Adapting the regulatory framework to the challenges of Connected TV
The Commission's public consultation on the convergence in the audiovisual sector green paper, adopted in April 2013, was closed at the end of September 2013. This initiative followed on from the discussions on the emergence of connected television. Although considered a minor issue not that long ago (today, only 3% of TV sets are connected), this issue has now expanded to encompass an eco-system comprised of all devices providing access to audiovisual content and the internet, such as smart TVs of course, but also PCs, tablets, and smartphones. Therefore, it's more correct to talk of connected content, rather than connected television.
The aim now is to introduce EU-wide legislation in order to provide a framework for the new challenges related to connected TV. The regulatory task involves a possible adaptation of the Audiovisual Media Services Directive, which currently provides the framework for audiovisual media services, or the even the introduction of a new regulatory framework specific to connected television.
Furthermore, the rapid spread of mobile devices that enable users to access audiovisual content, such as tablets, raises the issue of the portability of audiovisual content too. People will increasingly want to watch their favourite national TV channels outside their own countries, which is not permitted by current rights, which are acquired by broadcasters for one specific national territory. It is in this context that the Commission has launched its initiative "Licences for Europe", via which it has invited the industry to make proposals to get rid of the barriers that currently obstruct digital services.
The position of the Bouygues group
TF1, a major player in the French broadcasting sector, responded to the Commission's public consultation. For the Bouygues group, the emergence of new players will quickly lead to a situation of an unlevel competitive playing field, where traditional TV channels are governed by strict rules, have to commit to production obligations, and be monitored continually by regulatory authorities, and where "channels" hosted on the web don't have to adhere to these strict obligations, being governed only by general web regulations.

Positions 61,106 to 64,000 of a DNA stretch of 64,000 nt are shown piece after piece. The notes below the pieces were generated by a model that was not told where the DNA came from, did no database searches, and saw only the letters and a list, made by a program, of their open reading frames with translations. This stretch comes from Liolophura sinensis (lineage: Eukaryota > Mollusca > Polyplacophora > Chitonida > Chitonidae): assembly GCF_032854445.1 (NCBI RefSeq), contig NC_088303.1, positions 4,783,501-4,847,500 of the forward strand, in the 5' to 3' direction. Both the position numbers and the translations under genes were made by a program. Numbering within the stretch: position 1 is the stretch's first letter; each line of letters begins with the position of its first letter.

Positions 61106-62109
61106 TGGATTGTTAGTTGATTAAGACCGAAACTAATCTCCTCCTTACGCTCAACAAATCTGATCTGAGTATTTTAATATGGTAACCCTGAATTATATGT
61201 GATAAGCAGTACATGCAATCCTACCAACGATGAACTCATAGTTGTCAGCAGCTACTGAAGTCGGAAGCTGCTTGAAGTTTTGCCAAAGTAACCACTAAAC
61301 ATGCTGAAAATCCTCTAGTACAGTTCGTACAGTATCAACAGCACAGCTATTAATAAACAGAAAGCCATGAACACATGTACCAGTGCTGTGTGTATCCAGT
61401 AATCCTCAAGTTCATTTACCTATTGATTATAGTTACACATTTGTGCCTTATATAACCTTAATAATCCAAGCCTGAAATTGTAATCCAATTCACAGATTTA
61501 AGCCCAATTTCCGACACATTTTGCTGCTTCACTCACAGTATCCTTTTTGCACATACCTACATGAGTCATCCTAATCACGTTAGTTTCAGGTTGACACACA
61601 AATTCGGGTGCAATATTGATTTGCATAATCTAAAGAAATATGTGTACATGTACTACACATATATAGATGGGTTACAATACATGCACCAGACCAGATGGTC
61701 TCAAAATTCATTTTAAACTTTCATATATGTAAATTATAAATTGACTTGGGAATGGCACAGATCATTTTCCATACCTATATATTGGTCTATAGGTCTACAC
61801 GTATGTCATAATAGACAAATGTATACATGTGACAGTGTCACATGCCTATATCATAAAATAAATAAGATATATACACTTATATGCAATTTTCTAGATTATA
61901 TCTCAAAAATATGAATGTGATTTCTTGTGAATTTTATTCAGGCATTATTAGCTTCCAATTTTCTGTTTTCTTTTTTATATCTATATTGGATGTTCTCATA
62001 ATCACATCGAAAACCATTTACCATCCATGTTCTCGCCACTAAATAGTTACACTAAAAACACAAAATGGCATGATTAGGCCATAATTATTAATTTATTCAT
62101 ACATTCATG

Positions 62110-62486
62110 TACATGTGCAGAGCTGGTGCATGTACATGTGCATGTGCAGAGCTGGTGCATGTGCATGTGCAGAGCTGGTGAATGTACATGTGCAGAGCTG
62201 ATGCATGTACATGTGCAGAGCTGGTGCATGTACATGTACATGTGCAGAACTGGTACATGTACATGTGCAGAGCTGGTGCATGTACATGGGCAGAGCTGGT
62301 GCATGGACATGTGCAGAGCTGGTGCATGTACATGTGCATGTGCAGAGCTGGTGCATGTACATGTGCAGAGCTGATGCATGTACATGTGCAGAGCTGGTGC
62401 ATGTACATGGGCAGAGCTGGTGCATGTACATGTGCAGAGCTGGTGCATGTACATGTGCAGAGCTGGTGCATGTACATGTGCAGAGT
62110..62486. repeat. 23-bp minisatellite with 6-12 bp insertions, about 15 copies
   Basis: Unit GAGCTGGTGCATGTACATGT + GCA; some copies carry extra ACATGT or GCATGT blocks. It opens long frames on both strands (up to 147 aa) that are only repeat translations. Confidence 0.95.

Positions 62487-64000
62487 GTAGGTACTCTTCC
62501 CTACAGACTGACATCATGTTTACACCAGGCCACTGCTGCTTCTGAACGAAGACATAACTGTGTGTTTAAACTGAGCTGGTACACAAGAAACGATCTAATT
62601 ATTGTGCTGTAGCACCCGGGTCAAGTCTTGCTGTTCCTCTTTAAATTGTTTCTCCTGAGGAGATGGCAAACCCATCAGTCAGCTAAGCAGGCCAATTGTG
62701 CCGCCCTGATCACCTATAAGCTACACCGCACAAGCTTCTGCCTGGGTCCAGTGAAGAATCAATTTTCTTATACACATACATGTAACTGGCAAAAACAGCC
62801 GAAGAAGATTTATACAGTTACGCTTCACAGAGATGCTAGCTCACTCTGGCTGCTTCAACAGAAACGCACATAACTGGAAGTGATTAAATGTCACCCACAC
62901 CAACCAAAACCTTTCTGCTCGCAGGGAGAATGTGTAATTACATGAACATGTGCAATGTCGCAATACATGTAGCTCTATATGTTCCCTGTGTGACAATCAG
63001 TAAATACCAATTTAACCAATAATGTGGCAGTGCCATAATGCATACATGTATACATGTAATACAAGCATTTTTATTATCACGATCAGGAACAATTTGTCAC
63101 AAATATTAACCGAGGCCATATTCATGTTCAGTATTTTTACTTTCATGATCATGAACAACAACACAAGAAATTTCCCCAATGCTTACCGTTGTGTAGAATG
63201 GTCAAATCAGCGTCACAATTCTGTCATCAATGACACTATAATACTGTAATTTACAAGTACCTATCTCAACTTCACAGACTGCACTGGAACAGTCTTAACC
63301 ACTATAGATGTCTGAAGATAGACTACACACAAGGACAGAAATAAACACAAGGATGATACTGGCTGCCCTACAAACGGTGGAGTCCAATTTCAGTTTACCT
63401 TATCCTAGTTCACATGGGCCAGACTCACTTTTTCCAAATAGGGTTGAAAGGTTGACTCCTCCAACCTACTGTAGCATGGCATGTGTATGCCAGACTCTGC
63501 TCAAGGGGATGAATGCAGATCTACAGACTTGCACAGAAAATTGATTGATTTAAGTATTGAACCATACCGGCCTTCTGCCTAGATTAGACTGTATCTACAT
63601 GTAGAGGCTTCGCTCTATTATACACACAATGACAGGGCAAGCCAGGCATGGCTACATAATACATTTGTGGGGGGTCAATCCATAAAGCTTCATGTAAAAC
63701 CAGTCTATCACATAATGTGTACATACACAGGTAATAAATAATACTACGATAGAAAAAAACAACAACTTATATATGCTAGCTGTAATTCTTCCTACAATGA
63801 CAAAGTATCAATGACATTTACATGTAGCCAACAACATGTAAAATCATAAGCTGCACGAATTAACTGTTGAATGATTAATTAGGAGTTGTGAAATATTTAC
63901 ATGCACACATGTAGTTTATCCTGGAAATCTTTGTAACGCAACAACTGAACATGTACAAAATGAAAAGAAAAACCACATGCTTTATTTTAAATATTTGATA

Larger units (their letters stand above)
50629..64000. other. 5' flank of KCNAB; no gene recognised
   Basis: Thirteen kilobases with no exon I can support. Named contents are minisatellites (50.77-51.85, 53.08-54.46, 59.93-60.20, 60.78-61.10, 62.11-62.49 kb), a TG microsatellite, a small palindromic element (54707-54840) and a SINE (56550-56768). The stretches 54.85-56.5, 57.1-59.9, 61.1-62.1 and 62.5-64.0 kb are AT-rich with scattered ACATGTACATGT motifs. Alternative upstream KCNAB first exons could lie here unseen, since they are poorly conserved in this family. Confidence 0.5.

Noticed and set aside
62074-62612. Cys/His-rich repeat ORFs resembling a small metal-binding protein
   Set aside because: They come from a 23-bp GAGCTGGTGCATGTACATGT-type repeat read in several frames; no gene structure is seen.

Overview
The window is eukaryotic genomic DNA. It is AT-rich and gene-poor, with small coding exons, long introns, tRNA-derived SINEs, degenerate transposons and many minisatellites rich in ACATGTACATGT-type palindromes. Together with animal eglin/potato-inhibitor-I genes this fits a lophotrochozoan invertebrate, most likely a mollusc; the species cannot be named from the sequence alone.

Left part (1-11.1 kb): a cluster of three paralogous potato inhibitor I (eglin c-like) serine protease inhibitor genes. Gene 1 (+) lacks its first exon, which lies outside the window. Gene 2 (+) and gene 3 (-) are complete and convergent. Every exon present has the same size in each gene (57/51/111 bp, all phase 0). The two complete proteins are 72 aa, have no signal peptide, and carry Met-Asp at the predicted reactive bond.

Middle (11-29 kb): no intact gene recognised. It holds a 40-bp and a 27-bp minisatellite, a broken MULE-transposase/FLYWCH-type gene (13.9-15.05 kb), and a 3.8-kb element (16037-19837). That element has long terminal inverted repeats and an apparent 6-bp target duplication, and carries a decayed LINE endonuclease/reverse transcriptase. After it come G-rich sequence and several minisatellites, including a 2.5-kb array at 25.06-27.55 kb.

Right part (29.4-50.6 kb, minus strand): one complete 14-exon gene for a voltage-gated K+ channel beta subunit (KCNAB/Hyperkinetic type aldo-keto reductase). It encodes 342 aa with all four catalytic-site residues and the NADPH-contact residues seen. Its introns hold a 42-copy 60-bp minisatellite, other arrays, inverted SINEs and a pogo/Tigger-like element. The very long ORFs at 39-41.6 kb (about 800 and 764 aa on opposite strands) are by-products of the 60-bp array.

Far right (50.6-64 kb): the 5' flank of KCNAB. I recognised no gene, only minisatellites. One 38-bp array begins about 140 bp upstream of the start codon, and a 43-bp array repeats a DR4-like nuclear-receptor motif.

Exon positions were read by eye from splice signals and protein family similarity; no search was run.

Furthermore, by offshoring their operations, these web-based players can choose the Member State with the most advantageous fiscal regime and thus optimise their tax charges, something traditional audiovisual companies cannot do, since they are only allowed to broadcast in the countries where they are based. Besides the resulting unlevel competitive playing field, this situation also points to a risk of a drying up of public resources in the digital economy, which is a very urgent issue for both Member States and the entire European Union.
Regarding the portability of audiovisual content, the Bouygues group shares the concerns of the Commission and is considering a number of concrete proposals in this area. The aim is to facilitate access to audiovisual services throughout Europe, without undermining the business model based on geographical and cultural segmentation, whose success is also a guarantee of the financing of European audiovisual content.